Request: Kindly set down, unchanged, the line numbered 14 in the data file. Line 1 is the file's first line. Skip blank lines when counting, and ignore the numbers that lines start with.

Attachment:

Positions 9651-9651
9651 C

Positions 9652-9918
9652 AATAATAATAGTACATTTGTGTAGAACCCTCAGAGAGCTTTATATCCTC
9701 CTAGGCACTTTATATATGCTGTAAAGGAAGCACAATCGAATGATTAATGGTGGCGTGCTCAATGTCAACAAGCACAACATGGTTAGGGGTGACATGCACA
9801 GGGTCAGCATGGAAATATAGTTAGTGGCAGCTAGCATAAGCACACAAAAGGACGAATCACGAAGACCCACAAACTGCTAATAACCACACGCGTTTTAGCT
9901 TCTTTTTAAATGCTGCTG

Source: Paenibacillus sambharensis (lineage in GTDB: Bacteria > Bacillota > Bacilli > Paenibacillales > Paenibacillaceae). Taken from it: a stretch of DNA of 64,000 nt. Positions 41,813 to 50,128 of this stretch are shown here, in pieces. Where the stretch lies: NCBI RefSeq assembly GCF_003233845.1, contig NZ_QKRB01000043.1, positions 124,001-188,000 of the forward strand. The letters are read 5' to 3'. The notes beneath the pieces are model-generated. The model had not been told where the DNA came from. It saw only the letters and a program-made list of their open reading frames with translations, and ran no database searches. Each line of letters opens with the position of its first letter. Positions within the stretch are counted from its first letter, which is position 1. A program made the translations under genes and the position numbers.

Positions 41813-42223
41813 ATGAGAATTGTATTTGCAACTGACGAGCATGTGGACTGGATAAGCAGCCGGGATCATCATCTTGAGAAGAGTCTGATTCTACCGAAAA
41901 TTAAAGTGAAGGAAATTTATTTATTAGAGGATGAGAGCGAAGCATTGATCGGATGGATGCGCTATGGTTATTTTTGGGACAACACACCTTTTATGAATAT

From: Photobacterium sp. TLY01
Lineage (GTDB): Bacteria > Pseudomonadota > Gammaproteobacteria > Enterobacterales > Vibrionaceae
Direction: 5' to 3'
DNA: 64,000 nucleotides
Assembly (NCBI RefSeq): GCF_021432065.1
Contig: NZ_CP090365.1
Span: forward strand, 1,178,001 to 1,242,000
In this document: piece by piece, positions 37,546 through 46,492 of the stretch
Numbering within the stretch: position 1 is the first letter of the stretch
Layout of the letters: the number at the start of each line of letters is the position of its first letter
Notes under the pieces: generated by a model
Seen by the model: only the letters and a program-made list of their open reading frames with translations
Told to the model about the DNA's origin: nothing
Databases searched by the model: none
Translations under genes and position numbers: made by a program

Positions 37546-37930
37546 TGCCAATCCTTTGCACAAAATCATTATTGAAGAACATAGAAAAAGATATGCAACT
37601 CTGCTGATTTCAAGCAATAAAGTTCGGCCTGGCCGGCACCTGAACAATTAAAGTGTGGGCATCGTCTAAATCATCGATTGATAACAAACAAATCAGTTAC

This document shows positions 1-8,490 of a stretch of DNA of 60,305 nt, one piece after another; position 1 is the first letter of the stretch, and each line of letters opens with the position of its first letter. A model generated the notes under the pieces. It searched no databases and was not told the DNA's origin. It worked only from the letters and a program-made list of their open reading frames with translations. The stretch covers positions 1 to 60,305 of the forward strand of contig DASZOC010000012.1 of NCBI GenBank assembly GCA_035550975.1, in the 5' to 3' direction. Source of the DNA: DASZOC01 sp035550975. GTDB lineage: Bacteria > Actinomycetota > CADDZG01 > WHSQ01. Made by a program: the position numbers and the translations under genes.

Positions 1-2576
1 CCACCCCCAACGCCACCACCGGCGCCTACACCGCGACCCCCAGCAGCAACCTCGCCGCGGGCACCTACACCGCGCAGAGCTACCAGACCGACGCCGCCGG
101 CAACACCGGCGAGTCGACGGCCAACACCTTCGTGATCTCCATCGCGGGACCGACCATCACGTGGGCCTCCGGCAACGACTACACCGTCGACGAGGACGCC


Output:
Direction: 5' to 3'